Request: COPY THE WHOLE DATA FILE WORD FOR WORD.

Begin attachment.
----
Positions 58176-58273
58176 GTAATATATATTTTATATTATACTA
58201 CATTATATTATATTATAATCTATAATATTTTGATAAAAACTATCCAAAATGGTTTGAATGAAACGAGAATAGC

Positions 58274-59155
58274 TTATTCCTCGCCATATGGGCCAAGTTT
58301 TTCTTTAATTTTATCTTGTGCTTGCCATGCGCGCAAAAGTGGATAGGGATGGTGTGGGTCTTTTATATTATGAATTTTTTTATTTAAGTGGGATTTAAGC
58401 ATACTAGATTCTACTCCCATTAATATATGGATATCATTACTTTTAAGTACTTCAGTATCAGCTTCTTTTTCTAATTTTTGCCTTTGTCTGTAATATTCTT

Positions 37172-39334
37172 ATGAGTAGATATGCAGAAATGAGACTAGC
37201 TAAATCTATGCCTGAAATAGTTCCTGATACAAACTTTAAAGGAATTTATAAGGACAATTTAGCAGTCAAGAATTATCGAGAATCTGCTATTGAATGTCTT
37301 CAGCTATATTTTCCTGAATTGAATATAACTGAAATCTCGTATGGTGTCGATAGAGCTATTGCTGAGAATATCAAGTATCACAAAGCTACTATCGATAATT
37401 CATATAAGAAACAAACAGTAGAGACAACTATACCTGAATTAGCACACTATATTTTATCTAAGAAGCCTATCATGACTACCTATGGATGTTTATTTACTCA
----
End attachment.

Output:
Positions 58176-58273
58176 GTAATATATATTTTATATTATACTA
58201 CATTATATTATATTATAATCTATAATATTTTGATAAAAACTATCCAAAATGGTTTGAATGAAACGAGAATAGC

Positions 58274-59155
58274 TTATTCCTCGCCATATGGGCCAAGTTT
58301 TTCTTTAATTTTATCTTGTGCTTGCCATGCGCGCAAAAGTGGATAGGGATGGTGTGGGTCTTTTATATTATGAATTTTTTTATTTAAGTGGGATTTAAGC
58401 ATACTAGATTCTACTCCCATTAATATATGGATATCATTACTTTTAAGTACTTCAGTATCAGCTTCTTTTTCTAATTTTTGCCTTTGTCTGTAATATTCTT

Positions 37172-39334
37172 ATGAGTAGATATGCAGAAATGAGACTAGC
37201 TAAATCTATGCCTGAAATAGTTCCTGATACAAACTTTAAAGGAATTTATAAGGACAATTTAGCAGTCAAGAATTATCGAGAATCTGCTATTGAATGTCTT
37301 CAGCTATATTTTCCTGAATTGAATATAACTGAAATCTCGTATGGTGTCGATAGAGCTATTGCTGAGAATATCAAGTATCACAAAGCTACTATCGATAATT
37401 CATATAAGAAACAAACAGTAGAGACAACTATACCTGAATTAGCACACTATATTTTATCTAAGAAGCCTATCATGACTACCTATGGATGTTTATTTACTCA